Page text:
And much of the reversal has been driven by the domestic political needs of the Coalition and its main media ally, News Corp, which is why Labor was attacked as being Sinophobic a few years ago and is now portrayed as too soft on China.
But in the absence of a convincing rationale for such a comprehensive reversal, Australians — and other governments — are justified in wondering what the core driver of foreign policy under the Morrison government that has remained consistent when entirely opposite outcomes have resulted — or whether those outcomes are simply the result of the vicissitudes of an ongoing contest between different parts of the governing class for influence.
There has been one consistent theme of both Coalition and Labor foreign policy: a willing embrace of a role in the US military machine.
Australia has much to offer the US by way of its geography. We have long provided a southern hemisphere base for global surveillance and espionage operations, a welcoming port for the US navy and, increasingly, a base for US troops — an initiative of Labor under Gillard. Traditionally we have brought less in the way of manpower and hardware to US military adventurism — our contribution to Iraq was risible and we struggled to deliver even that — but under AUKUS we’ll eventually pay for a fleet of submarines effectively under US control and based, handily, in the region to be contested with China.
Australia’s future as a giant spy station/naval stop/permanent aircraft carrier/junior sheriff for the US military appears assured. But at what point will its economic interests reassert themselves, led by an influential business lobby, or will domestic political considerations prompt a re-embrace of China? Will Australia be feting Xi in 2025, complete with welcome op-eds about being pulled into China’s orbit?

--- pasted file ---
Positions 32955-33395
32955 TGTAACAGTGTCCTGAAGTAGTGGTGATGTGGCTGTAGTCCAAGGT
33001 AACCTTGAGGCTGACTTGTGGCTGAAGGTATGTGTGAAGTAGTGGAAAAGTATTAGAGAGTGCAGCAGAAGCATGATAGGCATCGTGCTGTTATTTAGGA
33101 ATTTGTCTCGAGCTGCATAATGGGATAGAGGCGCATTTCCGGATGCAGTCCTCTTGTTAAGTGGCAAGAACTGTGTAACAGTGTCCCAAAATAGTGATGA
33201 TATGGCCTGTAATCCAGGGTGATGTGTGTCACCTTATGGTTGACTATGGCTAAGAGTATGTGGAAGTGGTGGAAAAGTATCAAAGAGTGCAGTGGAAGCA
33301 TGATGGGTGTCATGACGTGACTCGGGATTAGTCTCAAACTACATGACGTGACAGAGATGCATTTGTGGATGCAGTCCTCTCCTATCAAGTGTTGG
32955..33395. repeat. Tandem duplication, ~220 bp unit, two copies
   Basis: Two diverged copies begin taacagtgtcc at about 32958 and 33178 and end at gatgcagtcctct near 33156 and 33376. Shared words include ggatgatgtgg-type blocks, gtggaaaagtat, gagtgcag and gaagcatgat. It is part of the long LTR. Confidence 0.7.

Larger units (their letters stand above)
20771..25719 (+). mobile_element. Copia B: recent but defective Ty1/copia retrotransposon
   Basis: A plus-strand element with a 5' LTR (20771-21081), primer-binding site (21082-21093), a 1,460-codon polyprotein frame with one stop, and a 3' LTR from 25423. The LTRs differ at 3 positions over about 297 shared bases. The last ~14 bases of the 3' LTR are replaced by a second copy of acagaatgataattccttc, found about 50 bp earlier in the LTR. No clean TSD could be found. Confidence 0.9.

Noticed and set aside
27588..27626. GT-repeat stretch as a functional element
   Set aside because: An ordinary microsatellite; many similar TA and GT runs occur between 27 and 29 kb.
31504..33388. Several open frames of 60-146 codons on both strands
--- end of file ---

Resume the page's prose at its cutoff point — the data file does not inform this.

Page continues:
Deary me. Where has Bernard been?
The history of the collapse of the relationship is very clear:
- In 2011 China began its reform programs away from a commodity-centric growth model that crashed our terms of trade, as well as its push into militarisation of the South China Sea.
- Australia ignored the rise of a tyrannical Xi and responded by seeking deeper economic integration in services like education and property.
- But this resulted in huge waves of political corruption in everything that it touched.
- The turning point was the Dastayari Affair in 2017 when an Aussie pollie sold his foreign policy views to a Chinese agent of influence and was sacked for it. The Turnbull Government responded with anti-foreign influence legislation. Repeated spy and corruption scandals followed and we banned Huawei.
- Donald Trump was elected POTUS in the same year and finally woke the world to dodgy Chinese trade practices, as well as strategic competition.
- China unleashed economic coercion policies upon Australia in 2019 as we cleaned house of Chinese corruption. Then it unleashed the pandemic and wolf warriors in 2020.
- When none of that buckled Australia, China released its 14 demands to end democracy:
- The result was a special session for Australia at the G7 and AUKUS.
This is straight cause and effect as an illberal empire progressively moved to take over a liberal commodity supplier in contradiction with everything that it stood for.
Hatred of Murdoch and the Coalition should not blind one to basic historical fact. Sometimes even they get something right, if only in self-interest or by accident.
Stop listening to Guy Rundle, your delusional, racist, communist stablemate.